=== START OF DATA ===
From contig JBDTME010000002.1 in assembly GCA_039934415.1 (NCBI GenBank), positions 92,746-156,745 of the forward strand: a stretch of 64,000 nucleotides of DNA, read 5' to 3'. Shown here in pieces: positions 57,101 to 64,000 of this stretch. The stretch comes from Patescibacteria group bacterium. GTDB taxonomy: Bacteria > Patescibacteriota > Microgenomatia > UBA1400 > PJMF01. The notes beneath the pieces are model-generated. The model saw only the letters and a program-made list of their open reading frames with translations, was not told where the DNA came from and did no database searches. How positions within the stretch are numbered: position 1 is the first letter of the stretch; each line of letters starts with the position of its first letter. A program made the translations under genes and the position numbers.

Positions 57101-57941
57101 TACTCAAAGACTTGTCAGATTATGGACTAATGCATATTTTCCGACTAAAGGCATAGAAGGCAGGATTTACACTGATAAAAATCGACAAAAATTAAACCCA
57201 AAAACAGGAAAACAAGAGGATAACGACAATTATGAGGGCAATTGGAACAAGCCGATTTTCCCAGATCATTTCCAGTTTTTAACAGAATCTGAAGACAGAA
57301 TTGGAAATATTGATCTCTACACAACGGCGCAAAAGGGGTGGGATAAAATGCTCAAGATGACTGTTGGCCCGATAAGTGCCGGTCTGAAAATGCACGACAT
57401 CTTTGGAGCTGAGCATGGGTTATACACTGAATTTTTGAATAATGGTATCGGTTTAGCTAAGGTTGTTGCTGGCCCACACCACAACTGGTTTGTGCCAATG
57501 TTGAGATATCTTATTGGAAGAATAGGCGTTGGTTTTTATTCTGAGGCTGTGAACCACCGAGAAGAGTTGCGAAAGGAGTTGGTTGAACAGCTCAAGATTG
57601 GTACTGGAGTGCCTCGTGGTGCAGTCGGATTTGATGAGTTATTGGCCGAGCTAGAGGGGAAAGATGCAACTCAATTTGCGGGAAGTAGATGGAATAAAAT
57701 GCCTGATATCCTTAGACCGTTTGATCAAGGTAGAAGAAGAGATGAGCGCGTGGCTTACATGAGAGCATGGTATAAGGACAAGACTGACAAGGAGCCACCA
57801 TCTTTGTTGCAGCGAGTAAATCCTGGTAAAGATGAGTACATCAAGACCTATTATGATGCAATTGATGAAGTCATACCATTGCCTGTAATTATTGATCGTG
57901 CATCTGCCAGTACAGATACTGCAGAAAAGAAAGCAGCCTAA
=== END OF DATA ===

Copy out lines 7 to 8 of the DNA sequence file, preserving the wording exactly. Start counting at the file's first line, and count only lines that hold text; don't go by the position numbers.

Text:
57501 TTGAGATATCTTATTGGAAGAATAGGCGTTGGTTTTTATTCTGAGGCTGTGAACCACCGAGAAGAGTTGCGAAAGGAGTTGGTTGAACAGCTCAAGATTG
57601 GTACTGGAGTGCCTCGTGGTGCAGTCGGATTTGATGAGTTATTGGCCGAGCTAGAGGGGAAAGATGCAACTCAATTTGCGGGAAGTAGATGGAATAAAAT